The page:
WASHINGTON -- South Korean opposition leader Kim Dae-Jung left for home today and ended two years of exile in the United States, saying he expected to be placed under house arrest upon his return to Seoul.
More than 100 supporters, waving signs and shouting 'Man sei!' or 'Long live' greeted Kim at Washington's National Airport. Kim was to stop off in Tokyo before traveling to South Korea.
His 38-member delegation included 24 Americans who went along to insure his safety on arrival. They included two Congressmen, Rep. Edward Feighan, D-Ohio, and Rep. Tom Foglietta D-Pa., and the former U.S. ambassador to El Salvador Robert. E. White.
Asked if he expected to face house arrest, he said, 'That is a strong possibility, but I will oppose it because the government doesn't have any good ground to hold me because I am an innocent victim.'
Kim said he learned from his son that South Korean security officials already have surrounded his house in Seoul and have installed floodlights around it.
'They also have distributed hundreds of thousands of documents in a smear campaign against me. The documents say I am a demogogue, a perpetrator of social chaos,' he told a reporter with a smile.
Feighan said he was accompanying Kim to 'bring added visibility to his return to South Korea, which I hope will bring added security, as well.'
The congressman said Kim's return is similar to the repatriation of Philippine opposition leader Benigno Aquino to his homeland on Aug. 21, 1983. He was shot to death on arrival at Manila Airport.
Kim said he was turning to promote enthusiasm among his supporters for the parliamentary elections Feb. 12.
'I am now going back to my country where dangers await me,' Kim told a farewell news conference Tuesday. 'I strongly hope the Korean government will be reasonable in dealing with me.
'If the Korean government is moderate, I will also be very moderate so that my return will not result in creating any instability,' said Kim. 'I am ready to engage in constructive dialogue to bring about the peaceful restoration of democracy.'
But Kim said he could not accept house arrest. 'I think there will be protests from our people,' he said on the NBC 'Today' program less than three hours before his departure.
Patricia Derian, the State Department's human rights specialist during the Carter Administration, said she would accompany Kim to Seoul. She said the speculation is that the Korean government wants to put 'Mr. Kim on ice' until after the state visit of President Chun Do Hwan to Washington in March.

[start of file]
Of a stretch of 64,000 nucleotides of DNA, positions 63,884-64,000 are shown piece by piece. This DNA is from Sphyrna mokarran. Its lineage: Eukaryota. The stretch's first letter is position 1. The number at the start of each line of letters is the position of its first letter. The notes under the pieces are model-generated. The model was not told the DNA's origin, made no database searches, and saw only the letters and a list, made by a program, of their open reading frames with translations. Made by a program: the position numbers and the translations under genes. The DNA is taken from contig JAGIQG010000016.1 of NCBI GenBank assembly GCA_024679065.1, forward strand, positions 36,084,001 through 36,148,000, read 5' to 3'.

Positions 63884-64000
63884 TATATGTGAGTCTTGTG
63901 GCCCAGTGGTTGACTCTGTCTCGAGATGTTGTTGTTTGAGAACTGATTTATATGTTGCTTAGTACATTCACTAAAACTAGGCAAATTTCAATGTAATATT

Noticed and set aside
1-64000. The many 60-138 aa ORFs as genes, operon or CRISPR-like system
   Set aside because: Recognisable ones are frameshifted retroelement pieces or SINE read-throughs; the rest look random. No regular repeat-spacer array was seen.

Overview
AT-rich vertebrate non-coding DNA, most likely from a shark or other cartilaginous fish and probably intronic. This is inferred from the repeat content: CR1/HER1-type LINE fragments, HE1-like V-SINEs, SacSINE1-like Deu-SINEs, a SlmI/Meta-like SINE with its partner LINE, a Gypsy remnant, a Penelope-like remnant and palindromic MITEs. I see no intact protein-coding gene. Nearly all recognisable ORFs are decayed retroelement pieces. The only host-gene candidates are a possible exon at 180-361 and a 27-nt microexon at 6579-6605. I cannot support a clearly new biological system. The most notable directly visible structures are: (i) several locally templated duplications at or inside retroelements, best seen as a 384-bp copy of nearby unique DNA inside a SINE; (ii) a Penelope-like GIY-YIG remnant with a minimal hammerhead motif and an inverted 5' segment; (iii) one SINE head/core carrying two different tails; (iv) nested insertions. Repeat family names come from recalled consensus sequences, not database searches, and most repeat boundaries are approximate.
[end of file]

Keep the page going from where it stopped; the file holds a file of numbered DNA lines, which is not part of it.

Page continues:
After that, she said, 'Then is the great unknown. Then is the serious problem.'
Derian said the Reagan administration needs to speak out on Kim's behalf but expressed some doubt that it would. 'They seem to have swallowed the Aquino assassination with more equanimity than one would accept.'
Kim said he does not believe reports, which he blamed on the South Korean government, that agents from communist North Korea might kill him.
'I don't think North Korea will commit such crime. Rather, I'm afraid there will be another Aquino case committed by the government disguising communist assassination,' said Kim, speaking in broken English.
Kim said Seoul showed 'the beginning of a reasonable attitude' by pledging Monday, under pressure from Washington, not to arrest him when he returns.
But he said he has strong indications he will be put under house arrest.
Kim also said he requested a meeting with President Reagan but was told 'he didn't have the time.'
State Department officials reportedly tried to persuade Kim to delay his return until May, after Korean President Chun Doo Hwan's April visit to Washington. But Kim said he could not wait.
Kim, 59, who came close to election as South Korean's president in 1971, came to the United States in 1982 and still faces 17 years of a 20-year prison term for a 1980 sedition conviction.
Late Tuesday, a Korean member of Kim's delegation said he had been denied a visa by the Japanese government that would allow him to stop there on the way to Seoul.
Lee Shin Bom, 35, director of the Center for Development Policy, said he was informed of the action by the Japanese Embassy, but the embassy said today the visa was not denied.
Lee, a co-defendant of Kim's with six years left in a prison term, said he was told if he would withdraw his visa application he would probably be allowed to spend the night in Tokyo. Lee said he had wanted to stay in Japan for several days before joining Kim in Seoul.
Delegation member Pharis Harvey, director of the North American Coalition for Human Rights in Korea, said the action 'seems to represent a knuckling under by the Japanese government to Korean government pressure.'